Pastor's Meditations

Use His Strength


                I started to watch the movie “Samson” a few days ago (I’ve got to finish it) and so far I like it. Now, before you say anything, I know that watching a movie is not the same as reading the Bible, but sometimes I enjoy watching films about the Bible and other Christian themes.

                Samson was known for his supernatural strength. He killed lions with his bare hands, defeated armies and brought the temple of Dagon down (Judges 16:29, 30). Samson was a real man and not a myth, like Hercules and all the other mighty men and women of Marvel or D.C. Comics.

                Our adversary, the devil, is a powerful and wicked being. He uses all of his power and strength to fight against the church (since he couldn’t defeat God), but he will never prevail (Matthew 16:18). His greatest weapons of mass destruction are his lies (John 8:44), feelings of doubts (Genesis 3:1-4) and an ample arsenal of temptations.

                What can we do against such a powerful enemy? He commands a vast army of dark and evil spirits (Ephesians 6:12) and millions (one could say billions) of lost souls are blindly following him in one way or another.

                Christians are a small flock of weak and defenseless sheep, surrounded by the hordes of ravenous wolves, hungry lions and wild dogs. The Bible declares that the church, although a great number in heaven, will always be the minority in this world.

                “Many are called, but few are chosen” (Matthew 22:14)

                The Bible also instructs this weak and often divided minority to:

                “Resist the devil and he will flee from you” (James 4:7)

                We can resist the devil and overcome temptation in our lives not by using our strength, but by relying in the power and strength we have in Jesus. Yes, we are weak, but Christ is strong; so strong, that He is Omnipotent.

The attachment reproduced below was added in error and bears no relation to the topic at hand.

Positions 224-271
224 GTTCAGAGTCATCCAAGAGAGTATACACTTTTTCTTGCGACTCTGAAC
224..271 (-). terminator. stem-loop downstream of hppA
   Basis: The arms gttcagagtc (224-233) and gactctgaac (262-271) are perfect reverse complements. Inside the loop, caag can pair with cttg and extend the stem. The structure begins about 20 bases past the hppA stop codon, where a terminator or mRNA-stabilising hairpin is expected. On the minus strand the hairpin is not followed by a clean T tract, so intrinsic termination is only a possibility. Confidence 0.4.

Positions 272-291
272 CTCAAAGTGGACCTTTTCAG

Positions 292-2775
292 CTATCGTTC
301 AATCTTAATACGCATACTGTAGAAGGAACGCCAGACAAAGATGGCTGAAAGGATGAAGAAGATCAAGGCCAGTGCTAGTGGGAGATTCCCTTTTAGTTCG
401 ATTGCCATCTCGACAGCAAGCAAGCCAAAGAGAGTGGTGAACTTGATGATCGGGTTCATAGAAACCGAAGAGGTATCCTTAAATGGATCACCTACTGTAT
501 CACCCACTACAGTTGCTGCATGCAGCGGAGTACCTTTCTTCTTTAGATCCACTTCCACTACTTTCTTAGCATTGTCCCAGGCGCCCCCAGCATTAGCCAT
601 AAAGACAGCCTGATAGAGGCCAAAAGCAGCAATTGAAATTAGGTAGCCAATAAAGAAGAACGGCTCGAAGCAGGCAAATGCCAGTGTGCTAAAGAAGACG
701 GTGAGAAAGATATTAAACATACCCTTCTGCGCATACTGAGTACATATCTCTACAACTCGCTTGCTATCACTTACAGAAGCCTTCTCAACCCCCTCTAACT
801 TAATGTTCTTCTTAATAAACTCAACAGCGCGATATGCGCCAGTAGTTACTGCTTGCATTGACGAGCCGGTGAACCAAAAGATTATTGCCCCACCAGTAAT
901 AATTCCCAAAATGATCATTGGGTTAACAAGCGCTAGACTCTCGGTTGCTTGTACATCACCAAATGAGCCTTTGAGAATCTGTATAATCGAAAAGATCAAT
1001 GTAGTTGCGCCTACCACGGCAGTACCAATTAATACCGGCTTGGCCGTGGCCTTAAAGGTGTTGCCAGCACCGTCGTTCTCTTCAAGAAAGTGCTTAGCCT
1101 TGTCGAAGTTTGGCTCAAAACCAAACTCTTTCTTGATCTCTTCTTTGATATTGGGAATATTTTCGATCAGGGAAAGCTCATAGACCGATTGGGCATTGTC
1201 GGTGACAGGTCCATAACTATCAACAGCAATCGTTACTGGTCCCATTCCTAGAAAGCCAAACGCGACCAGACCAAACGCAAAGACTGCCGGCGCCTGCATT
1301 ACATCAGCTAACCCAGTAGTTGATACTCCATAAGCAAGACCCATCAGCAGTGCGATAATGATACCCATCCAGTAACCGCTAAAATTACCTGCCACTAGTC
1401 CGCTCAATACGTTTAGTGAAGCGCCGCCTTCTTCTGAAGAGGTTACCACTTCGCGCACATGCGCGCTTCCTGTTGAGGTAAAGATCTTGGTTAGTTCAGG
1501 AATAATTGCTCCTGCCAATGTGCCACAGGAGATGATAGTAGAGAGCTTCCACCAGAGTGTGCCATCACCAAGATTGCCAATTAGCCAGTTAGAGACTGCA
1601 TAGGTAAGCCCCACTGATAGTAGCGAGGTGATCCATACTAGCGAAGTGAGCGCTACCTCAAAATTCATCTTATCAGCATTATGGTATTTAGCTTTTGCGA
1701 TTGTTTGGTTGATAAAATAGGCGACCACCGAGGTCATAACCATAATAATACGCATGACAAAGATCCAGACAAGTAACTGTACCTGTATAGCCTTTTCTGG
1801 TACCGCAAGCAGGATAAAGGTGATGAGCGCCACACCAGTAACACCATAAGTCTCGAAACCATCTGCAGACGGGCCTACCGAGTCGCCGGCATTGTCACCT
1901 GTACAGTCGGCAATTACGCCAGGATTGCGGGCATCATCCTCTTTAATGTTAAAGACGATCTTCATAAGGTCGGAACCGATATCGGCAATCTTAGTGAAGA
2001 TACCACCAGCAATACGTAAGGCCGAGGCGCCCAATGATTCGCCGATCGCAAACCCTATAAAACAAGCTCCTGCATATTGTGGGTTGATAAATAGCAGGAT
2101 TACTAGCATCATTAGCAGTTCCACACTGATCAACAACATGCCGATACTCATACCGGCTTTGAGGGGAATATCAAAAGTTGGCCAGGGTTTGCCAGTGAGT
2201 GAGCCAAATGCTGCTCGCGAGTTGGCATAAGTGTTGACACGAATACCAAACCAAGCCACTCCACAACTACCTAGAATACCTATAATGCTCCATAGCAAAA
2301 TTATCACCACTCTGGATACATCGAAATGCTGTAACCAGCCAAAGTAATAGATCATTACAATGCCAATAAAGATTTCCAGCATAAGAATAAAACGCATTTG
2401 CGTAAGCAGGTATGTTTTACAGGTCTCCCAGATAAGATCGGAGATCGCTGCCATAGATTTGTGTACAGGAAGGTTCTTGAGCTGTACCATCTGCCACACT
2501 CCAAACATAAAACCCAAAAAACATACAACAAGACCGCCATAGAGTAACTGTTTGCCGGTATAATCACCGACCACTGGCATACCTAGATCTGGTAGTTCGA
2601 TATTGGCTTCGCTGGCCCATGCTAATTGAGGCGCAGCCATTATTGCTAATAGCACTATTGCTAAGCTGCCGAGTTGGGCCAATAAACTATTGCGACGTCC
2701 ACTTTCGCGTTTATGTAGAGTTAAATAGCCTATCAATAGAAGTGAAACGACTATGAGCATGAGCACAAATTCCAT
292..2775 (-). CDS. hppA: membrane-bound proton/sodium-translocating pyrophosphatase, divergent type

Here are some verses that we can use when we feel powerless and defeated:

                 “I can do all things through Christ which strengthens me” (Philippians 4:13).

                “Nay, in all these things we are more than conquerors through him that loved us” (Romans 8:37).

                “Ye are of God, little children, and have overcome them: because greater is he that is in you, than he that is in the world” (1 John 4:4).

                You and I can be more powerful than Samson ever was, but to accomplish this we must use all the strength and power that we have in Christ.

  1. G.

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The Glutton, the Bland and the Upright (a church parable)

                Once upon a time, a man was transferred to a new city and being a Christian, he began the difficult, but rewarding process of looking for a new church for him and his family. He visited three churches before deciding to become a member in one of them.

                On the first Sunday, he arrived at a church on the outskirts of the city. The first thing he noticed was that everyone in that church was extremely obese and glued to their pews. No one came to greet the family; in fact quite a few of them looked at the newcomers with disdain.

                The worship service was rather dry and uninspiring (only a few people sang), and the sermon while orthodox and biblical, lacked energy and vitality. It reminded the family of a fundamentalist church they had visited before.

                At the end of the service, the youngest in the family asked his father why was everyone so obese. The dad replied, “It is because they are gluttons for the Word, but are too lazy to apply it to their lives”

                The next Sunday arrived, and the family visited another church. This congregation was very active and lively. The music and the preaching were dynamic, but the message was lacking biblical flavor. In addition, this mega-church had all kinds of “ministries” and activities for every possible age group or special needs.

                The family noticed that in this church everyone was extremely skinny, almost anorexic. The father explained to his family that this condition was the result of too much labor and very little feeding. In this sense, they were the complete opposite of the first church. They had the committees, the activities and the ministries, but they were undernourished with the Word.

                When the third Sunday came, the family had almost lost hope of finding a good Bible-believing, Bible-preaching and Bible-applying church. Notwithstanding, they made one last effort after much prayer and deliberation.